black dr marten boots My life as an investment banker
I was so sure I wanted to be a pilot.?/FONT>Nothing was going to change my mind.
My family disapproved. Totally. My grandfather, a fabulously rich octogenarian, was a chartered accountant. He ran his own firm along with my dad, and wanted the next generation to continue in his footsteps. He frowned incessantly whenever I mentioned my childhood dream.
A few months into the job, I was miserable. Iealised being a CA was the last thing I wanted to do. That’s when I saw Wall Street. A wild film on an ambitious young trader in the eighties in New York.
Boy, I loved that movie. ‘Greed is good’ is what Michael Douglas inculcated in me. I saw the swank apartment Charlie Sheen lived in with his perfect woman and I thought, that’s the life I want.
Forget the family inheritance, I decided. I don’t need it.
I got in touch with a family friend and asked him to help me get a job as an investment banker. After a dozen interviews, where I had close encounters with the inflated egos of other investment bankers, I managed to get myself a job.
I think my success at landing the job lay solely in my ability to look most interested as the guys interviewing me spoke blatantly about their lives and the deals they clinched.?
My new life had begun.
Investment banking: The hot new MBA destination
The good, the bad and the ugly
I soon discovered that I did not land myself aob but a 24/7 personality referred to as the investment banker. I was like a doctor on call.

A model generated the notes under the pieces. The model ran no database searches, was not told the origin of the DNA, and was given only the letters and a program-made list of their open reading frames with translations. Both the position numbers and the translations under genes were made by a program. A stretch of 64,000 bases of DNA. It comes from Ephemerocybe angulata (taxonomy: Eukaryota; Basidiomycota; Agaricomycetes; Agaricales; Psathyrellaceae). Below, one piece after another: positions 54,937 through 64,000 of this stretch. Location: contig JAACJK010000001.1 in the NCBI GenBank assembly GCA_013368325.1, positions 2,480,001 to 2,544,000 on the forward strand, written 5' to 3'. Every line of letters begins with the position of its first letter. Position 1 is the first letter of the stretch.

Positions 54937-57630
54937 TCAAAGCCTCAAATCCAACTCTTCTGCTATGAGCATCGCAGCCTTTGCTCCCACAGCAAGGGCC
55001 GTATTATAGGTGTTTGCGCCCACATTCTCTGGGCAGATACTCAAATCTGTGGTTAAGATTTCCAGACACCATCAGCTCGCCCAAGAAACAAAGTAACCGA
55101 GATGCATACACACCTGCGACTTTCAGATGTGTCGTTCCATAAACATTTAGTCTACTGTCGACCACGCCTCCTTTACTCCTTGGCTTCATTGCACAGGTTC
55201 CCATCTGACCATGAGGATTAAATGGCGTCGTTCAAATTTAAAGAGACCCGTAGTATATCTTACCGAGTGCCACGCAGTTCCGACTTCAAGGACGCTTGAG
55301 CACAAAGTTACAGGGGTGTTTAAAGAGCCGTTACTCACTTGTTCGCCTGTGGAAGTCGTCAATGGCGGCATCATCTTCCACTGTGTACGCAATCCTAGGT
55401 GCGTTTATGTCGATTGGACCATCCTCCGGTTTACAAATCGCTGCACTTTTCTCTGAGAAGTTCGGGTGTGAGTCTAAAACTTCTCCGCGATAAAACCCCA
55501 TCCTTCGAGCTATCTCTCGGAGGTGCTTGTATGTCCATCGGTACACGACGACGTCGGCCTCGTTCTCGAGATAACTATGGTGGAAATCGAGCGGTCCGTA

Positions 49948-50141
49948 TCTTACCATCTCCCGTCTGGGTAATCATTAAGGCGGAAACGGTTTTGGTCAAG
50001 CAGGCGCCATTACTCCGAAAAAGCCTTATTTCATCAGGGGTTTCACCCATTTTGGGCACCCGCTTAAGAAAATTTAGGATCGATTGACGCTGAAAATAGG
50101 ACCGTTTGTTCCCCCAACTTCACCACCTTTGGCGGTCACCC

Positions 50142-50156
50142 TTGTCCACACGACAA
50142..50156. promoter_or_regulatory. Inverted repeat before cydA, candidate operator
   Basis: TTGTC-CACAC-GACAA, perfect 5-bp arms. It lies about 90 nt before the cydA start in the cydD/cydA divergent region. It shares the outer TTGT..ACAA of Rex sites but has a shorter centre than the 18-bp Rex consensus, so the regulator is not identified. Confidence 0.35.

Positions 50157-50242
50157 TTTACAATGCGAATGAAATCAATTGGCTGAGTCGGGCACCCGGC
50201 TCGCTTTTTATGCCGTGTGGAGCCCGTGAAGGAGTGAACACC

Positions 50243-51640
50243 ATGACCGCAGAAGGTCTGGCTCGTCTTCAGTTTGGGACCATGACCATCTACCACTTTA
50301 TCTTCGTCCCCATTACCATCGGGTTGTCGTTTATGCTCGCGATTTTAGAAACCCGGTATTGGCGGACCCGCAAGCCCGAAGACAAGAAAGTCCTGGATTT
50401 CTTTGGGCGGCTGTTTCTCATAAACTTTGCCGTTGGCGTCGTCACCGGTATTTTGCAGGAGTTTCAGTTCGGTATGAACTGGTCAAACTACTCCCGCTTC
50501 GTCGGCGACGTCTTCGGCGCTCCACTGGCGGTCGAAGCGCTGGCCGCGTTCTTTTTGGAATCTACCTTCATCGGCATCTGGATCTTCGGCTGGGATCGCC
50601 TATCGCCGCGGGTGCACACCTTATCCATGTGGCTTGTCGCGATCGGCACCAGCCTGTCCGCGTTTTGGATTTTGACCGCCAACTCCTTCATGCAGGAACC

My day would typically start by waking up early morning to chat with a client in Hong Kong.nd I endedhe day staying up reallyateo chat with the one from US.
In between, my life was interspersed with mundane tasks of presentations and photocopying, with miniscule doses of financial engineering and power games.
Let me explain.
Investment bankers are experts at calculating what a business is worth.
To arrive at this figure, they use something known ashe Discounted Cash Flow method. For the uninitiated, this is a valuation methodsed to estimate the attractiveness of an investment opportunity. It is such a sensitive tool that, by just changing a variable or assumption, you would be able to get a completely different figure. You could value a company at Rs 100 crore or Rs 1,000 crore.
It actually was up to me!?
This made me feel supremely important, despite the fact that I had to pore over coma inducing spread sheets. Getting a handshake from these guys and having them listen to my every word and detailed analysis would set mydrenaline soaring.
Our job also entailed raising capital (money) for companies. This was not much fun. had to dress up a company and then present it to private equity investors or venture capitalists and even the public, if we were floating Initial Public Offerings.
Basically, we had to sell a company, whether we truly believed in it or not. Often, I found myself pushing deals with clients that I knew would not work. I became a salesman to the core.?/FONT>
Investment bankers also exceln paperwork. Whether it was a prospectus for an IPO or whatever deal, we had to ensure thathe figures were accurate and the language legally perfect. We had to scrutinisevery word and then make hundreds of photocopies (alright, I am exaggerating, but only slightly).
And, if it was merger or acquisition that we were working on, the paperwork assumed such gigantic proportionshat a room had to be hired called the data room? whose sole purpose was to store the photocopies.?/FONT>
There were periods when I managed to catch just four hours of sleep daily.
Whoever said that investment banking is not about money but about the game of acquiring it (a popular saying among investment bankers) was lying through his teeth.